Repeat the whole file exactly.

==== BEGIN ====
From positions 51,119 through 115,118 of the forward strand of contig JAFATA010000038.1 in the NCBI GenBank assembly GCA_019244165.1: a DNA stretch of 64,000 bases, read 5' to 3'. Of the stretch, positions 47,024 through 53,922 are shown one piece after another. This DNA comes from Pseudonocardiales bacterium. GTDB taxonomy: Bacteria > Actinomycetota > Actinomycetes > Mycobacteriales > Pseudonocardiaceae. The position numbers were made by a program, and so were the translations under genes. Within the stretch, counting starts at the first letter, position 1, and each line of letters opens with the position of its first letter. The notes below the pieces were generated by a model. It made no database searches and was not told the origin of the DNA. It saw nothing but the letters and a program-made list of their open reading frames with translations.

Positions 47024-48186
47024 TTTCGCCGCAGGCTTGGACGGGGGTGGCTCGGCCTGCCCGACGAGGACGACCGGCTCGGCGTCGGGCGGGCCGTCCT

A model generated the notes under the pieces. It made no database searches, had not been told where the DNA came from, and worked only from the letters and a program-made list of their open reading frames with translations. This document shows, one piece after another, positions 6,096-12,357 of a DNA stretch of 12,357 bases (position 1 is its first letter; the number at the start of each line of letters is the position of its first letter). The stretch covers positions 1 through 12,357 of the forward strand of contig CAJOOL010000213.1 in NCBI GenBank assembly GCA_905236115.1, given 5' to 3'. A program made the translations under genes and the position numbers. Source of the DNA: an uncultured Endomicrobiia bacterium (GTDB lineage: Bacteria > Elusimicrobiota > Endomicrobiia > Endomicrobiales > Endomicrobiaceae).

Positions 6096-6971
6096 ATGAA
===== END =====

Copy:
From positions 51,119 through 115,118 of the forward strand of contig JAFATA010000038.1 in the NCBI GenBank assembly GCA_019244165.1: a DNA stretch of 64,000 bases, read 5' to 3'. Of the stretch, positions 47,024 through 53,922 are shown one piece after another. This DNA comes from Pseudonocardiales bacterium. GTDB taxonomy: Bacteria > Actinomycetota > Actinomycetes > Mycobacteriales > Pseudonocardiaceae. The position numbers were made by a program, and so were the translations under genes. Within the stretch, counting starts at the first letter, position 1, and each line of letters opens with the position of its first letter. The notes below the pieces were generated by a model. It made no database searches and was not told the origin of the DNA. It saw nothing but the letters and a program-made list of their open reading frames with translations.

Positions 47024-48186
47024 TTTCGCCGCAGGCTTGGACGGGGGTGGCTCGGCCTGCCCGACGAGGACGACCGGCTCGGCGTCGGGCGGGCCGTCCT

A model generated the notes under the pieces. It made no database searches, had not been told where the DNA came from, and worked only from the letters and a program-made list of their open reading frames with translations. This document shows, one piece after another, positions 6,096-12,357 of a DNA stretch of 12,357 bases (position 1 is its first letter; the number at the start of each line of letters is the position of its first letter). The stretch covers positions 1 through 12,357 of the forward strand of contig CAJOOL010000213.1 in NCBI GenBank assembly GCA_905236115.1, given 5' to 3'. A program made the translations under genes and the position numbers. Source of the DNA: an uncultured Endomicrobiia bacterium (GTDB lineage: Bacteria > Elusimicrobiota > Endomicrobiia > Endomicrobiales > Endomicrobiaceae).

Positions 6096-6971
6096 ATGAA